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Hundreds of people congregated yesterday for a march on Wall Street with thousands more supporting the march online. The event was organized by AFL-CIO with a single message: Wall Street helped bring down the economy so they should help to restore it.

Protesters waved signs that read “Reclaim Our Democracy,” and “Hold Wall Street Accountable.” One sign asked a simple question: “Which Side Are You On: Greed or Need.” MainStreet spoke with many individuals at the rally to get a sense of how Wall Street has affected them, what their biggest frustrations are and to find out what they would like to change about Wall Street.

Whether or not you agree with their points, the sheer variety of people that came to the event is a testament to the incredible impact that Wall Street seems to have had on this country.

K Webster and Steve Elson, community organizer and musician, respectively

Steve Elson carried around a sign that read, “Here on behalf of those widows and orphans,” a quote that his wife, K. Webster found in one of the e-mails from the infamous Fabrice Tourre of Goldman Sachs. ““I’ve managed to sell a few Abacus bonds to widows and orphans that I ran into at the airport, apparently these Belgians adore synthetic ABS CDO2,” Tourre wrote. In a sense, she and her husband see this quote as an embodiment of all the arrogance and greed that makes Wall Street so easy to revile.

“They produce nothing of value and need to invest back in small businesses and the community,” she said. “Right now, it’s a culture utterly about greed and not investing in the economy.” As a community organizer on Manhattan’s lower east side, she has worked with many people who lost their homes in the recession, and her husband has found it even more difficult to get work as a musician now. “Everyone wants to have work of value, that means something, and people are losing those now,” Webster said. More than anything, she wants Wall Street to accept some “heavy duty regulations” and then to begin giving back to the rest of America.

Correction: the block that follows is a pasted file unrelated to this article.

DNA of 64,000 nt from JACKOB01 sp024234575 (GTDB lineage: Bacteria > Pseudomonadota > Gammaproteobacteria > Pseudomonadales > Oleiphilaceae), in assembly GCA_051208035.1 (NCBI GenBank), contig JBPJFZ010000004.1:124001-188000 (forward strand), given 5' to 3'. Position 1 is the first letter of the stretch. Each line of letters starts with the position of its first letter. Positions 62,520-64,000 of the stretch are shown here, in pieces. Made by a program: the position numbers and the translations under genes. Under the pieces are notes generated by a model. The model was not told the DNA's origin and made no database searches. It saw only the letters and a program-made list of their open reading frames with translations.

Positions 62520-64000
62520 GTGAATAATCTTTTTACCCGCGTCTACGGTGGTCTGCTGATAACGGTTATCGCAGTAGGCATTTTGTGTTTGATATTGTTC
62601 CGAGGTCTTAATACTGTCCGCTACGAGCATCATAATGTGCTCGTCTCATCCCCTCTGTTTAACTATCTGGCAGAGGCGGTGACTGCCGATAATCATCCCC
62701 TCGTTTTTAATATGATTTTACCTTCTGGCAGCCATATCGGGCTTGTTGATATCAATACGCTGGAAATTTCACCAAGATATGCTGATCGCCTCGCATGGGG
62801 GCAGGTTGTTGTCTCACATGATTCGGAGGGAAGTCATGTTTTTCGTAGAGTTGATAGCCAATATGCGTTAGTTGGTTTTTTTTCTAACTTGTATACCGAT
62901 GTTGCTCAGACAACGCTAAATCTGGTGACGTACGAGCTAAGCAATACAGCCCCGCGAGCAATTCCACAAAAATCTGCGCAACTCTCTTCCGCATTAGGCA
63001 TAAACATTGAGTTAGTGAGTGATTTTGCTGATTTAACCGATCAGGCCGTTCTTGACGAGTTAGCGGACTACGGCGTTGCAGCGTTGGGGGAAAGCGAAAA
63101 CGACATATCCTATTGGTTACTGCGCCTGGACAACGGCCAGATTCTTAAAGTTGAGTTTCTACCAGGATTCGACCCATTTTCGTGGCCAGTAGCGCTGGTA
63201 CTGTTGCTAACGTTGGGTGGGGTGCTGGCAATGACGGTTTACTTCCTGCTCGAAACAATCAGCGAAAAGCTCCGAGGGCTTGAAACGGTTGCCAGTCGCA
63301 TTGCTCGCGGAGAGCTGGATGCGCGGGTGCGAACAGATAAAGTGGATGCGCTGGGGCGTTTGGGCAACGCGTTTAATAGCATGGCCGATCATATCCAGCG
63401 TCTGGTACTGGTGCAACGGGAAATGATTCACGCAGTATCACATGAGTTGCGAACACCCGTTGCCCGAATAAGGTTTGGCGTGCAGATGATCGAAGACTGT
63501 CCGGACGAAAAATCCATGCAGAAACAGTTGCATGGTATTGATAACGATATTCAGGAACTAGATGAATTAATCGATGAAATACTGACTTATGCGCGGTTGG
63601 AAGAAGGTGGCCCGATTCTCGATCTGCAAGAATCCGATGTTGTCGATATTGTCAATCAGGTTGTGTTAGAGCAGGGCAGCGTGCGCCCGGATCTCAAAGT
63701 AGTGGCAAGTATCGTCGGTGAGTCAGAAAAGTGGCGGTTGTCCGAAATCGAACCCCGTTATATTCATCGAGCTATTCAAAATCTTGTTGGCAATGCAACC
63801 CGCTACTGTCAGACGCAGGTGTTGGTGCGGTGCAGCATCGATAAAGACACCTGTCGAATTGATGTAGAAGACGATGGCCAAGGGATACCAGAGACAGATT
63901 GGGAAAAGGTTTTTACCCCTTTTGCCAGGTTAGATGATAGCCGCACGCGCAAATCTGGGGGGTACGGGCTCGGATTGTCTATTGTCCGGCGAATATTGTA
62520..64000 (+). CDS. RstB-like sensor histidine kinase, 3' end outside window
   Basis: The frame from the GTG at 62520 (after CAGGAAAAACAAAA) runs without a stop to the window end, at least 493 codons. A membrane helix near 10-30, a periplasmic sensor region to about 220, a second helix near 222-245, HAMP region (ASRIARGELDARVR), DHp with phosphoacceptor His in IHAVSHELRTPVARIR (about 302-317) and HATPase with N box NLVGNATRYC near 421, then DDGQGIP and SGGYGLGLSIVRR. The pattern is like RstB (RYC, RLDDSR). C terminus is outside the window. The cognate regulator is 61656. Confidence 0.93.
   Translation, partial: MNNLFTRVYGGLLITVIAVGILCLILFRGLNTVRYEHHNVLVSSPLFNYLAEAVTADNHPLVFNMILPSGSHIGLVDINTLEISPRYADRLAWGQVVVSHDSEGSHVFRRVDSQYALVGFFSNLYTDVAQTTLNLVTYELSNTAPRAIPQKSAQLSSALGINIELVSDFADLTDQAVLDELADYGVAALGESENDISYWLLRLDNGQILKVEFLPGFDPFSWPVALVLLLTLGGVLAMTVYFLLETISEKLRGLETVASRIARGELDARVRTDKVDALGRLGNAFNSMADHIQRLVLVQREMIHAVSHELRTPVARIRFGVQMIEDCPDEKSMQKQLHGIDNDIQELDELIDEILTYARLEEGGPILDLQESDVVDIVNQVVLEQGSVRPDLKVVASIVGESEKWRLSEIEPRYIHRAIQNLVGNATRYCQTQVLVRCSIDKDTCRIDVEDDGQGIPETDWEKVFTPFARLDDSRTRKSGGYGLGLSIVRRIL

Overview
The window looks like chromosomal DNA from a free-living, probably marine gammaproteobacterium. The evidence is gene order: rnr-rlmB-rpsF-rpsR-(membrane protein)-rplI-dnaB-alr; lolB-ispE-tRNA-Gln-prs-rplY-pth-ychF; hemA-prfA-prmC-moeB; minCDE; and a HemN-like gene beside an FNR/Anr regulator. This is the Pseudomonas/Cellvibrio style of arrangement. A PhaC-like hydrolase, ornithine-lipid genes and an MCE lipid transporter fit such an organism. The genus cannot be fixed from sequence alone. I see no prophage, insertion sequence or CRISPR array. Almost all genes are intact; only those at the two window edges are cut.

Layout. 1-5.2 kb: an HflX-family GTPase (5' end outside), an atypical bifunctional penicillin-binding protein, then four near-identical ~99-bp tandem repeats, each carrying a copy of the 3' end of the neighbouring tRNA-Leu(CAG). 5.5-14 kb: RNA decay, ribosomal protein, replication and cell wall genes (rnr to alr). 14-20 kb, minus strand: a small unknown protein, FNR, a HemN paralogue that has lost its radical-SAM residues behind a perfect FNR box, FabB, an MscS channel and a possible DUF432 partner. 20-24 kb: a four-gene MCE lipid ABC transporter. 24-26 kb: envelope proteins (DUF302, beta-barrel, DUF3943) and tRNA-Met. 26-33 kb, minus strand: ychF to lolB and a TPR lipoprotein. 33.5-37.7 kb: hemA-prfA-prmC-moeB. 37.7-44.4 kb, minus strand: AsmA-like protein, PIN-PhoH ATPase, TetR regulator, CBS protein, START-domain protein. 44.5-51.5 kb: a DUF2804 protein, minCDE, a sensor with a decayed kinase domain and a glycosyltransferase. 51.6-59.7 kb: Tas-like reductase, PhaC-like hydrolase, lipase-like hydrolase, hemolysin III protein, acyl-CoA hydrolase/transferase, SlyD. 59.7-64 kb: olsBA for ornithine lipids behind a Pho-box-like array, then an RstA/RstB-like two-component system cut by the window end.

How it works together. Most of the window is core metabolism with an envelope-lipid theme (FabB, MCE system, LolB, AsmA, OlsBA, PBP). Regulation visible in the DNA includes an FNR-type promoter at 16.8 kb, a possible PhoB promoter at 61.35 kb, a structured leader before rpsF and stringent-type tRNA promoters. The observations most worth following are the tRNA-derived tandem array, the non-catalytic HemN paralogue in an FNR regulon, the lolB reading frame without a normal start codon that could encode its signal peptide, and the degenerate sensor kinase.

Bill Hanley, 60, Iron Worker

Bill Hanley has worked as an iron worker for 30 years but he says his days there are numbered now. “I’m getting laid off soon and I have nowhere to go,” he said. So Hanley is deciding to retire ahead of schedule. “We lost money on our annuity last year because of the crash and construction in general just took a flop because of what happened on Wall Street,” he said. Hanley did not try to hide his disdain for bankers and investors. “They’re parasites.”

Still, even Hanley admits that we do need Wall Street. “Our country runs on Wall Street,” he said. He just wishes that they would be less “arrogant and dishonest.” So what’s his solution? “I’d like to see a new crew, a younger, more honest crew take over Wall Street. People that really love America, not people who want to feed off America.”

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George Dessi, 55, Sewage Worker

George Dessi used to work in the manufacturing industry, but now he works as a sewage worker at a New York City treatment plant. But he believes Wall Street is responsible for more than just the recession; he blames them for a loss in American jobs. “All our manufacturing jobs are going overseas. They put profits ahead of everything else and shipped out all the jobs. But we have the skill and the manpower here to build and compete with anybody,” he said.

Dessi has been fortunate enough to work a pretty stable city job, but he says he knows plenty of people who’ve become unemployed during the economic downturn. When asked what he wants from Wall Street, his answer was short and to the point. “I want them to open up the spigots and let the money trickle down to Main Street.”

Michelle, Substitute teacher

Michelle works as a substitute teacher in Queens and while she was smart enough to put her money into a fixed income pension fund, she knows many teachers who did not do that and lost much of the money that was supposed to hold them over in retirement. “How can you justify giving high salaries and bonuses to executives but strip the money that working people put in all those years,” she said. “It doesn’t make sense. In my opinion, it’s thievery.” For that reason, she marched around the protest carrying a sign that read “Wall Street Overdrafted Our Economy.”

When asked what a better Wall Street would look like, she said, “More reserved. There’s too much merger and acquisition right now.” She also thinks they need to be policed more. “I’m not for big government, but unfortunately I think we need much more regulation on Wall Street.” Like many of the people we spoke with at the protest, she confessed that the current financial reform bill being considered in Washington is not sufficient, but at least “it’s a start.”

John Couter, Electrician

Wall Street, if I have one piece of advice for you it’s don’t mess with John Couter. He’s been a union electrician for 20 years in New Hampshire and has had enough. “The recession has taken away my standard of living,” he said. He blames Wall Street for keeping his wages stagnant for the last two decades. “I’m tired of big business trying to crush the middle class,” he said. “The middle class supports the big bankers and if you crush the middle class, you will have no more means of support. Continue to crush us and we will crush you.” Couter has this message for Wall Street: share the wealth. “If it takes a civil unrest, it will happen.” Yikes!

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